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Ethnolinguistic Notes on the Language Endangerment Status of Mintil, an Aslian Language
|Title:||Ethnolinguistic Notes on the Language Endangerment Status of Mintil, an Aslian Language|
|Date Issued:||27 Jan 2020|
|Abstract:||The Mintil language is considered one of Malaysia’s most endangered languages. The language is a linguistically distinct member of the Menraq-Batek branch of the Northern Aslian language family. It is still spoken by around 400 people who refer to themselves as “Batek Mayah”. The previously assessed language endangerment status of Mintil as being ‘moribund’ is based on limited information. This paper reviews the history of the Mayah over the past century and presents research on the present endangerment status of Mintil. Based on this, I assert that the status of the Mintil language is stable since it continues to be spoken by almost all adults in the three established villages and it is also being passed on to children in that speech community. Nevertheless, the small number of speakers and the lack of official recognition mean that the language cannot be considered safe.|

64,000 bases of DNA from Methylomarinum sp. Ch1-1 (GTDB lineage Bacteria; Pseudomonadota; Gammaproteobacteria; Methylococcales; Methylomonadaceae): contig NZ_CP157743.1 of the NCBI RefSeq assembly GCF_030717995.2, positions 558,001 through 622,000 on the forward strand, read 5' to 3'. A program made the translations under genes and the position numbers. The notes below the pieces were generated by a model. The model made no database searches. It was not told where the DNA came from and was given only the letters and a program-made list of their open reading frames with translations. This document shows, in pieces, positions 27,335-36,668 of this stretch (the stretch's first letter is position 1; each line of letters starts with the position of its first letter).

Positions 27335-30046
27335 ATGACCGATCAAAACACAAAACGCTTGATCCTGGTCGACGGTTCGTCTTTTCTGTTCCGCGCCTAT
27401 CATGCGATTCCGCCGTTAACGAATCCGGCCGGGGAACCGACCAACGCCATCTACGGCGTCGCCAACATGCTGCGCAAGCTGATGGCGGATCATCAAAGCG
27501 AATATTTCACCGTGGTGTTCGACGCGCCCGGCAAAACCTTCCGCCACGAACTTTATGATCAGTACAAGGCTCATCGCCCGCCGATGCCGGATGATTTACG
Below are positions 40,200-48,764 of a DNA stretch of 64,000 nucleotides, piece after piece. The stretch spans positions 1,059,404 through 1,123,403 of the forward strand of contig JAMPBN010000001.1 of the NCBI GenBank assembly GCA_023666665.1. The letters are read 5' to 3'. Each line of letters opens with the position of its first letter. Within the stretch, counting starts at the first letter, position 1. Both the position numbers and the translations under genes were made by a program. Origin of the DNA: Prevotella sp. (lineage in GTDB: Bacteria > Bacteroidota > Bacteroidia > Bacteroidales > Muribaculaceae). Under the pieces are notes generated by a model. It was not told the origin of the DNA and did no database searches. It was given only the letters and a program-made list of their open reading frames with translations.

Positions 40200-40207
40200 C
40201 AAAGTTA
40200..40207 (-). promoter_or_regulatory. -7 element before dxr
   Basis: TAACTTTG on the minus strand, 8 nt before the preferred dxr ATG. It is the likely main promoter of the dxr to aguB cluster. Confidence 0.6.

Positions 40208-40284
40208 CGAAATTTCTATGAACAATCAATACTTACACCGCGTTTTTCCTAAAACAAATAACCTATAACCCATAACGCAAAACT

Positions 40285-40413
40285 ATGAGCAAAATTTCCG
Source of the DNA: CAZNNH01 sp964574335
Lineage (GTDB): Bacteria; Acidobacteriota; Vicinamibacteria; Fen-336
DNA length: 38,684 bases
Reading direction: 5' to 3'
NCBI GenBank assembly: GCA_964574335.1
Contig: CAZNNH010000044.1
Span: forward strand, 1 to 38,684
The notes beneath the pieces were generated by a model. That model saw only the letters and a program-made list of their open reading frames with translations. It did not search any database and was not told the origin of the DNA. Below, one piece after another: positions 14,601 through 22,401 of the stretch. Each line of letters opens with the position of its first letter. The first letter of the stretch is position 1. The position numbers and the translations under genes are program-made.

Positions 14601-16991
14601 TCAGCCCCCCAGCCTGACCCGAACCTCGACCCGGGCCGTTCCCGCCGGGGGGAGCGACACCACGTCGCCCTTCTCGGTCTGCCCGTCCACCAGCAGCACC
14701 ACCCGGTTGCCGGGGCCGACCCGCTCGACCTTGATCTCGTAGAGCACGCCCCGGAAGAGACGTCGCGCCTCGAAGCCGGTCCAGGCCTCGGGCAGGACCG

|Journal:||Journal of the Southeast Asian Linguistics Society|
|Appears in Collections:||
B. Data Papers / Book Reviews / Other Notes|
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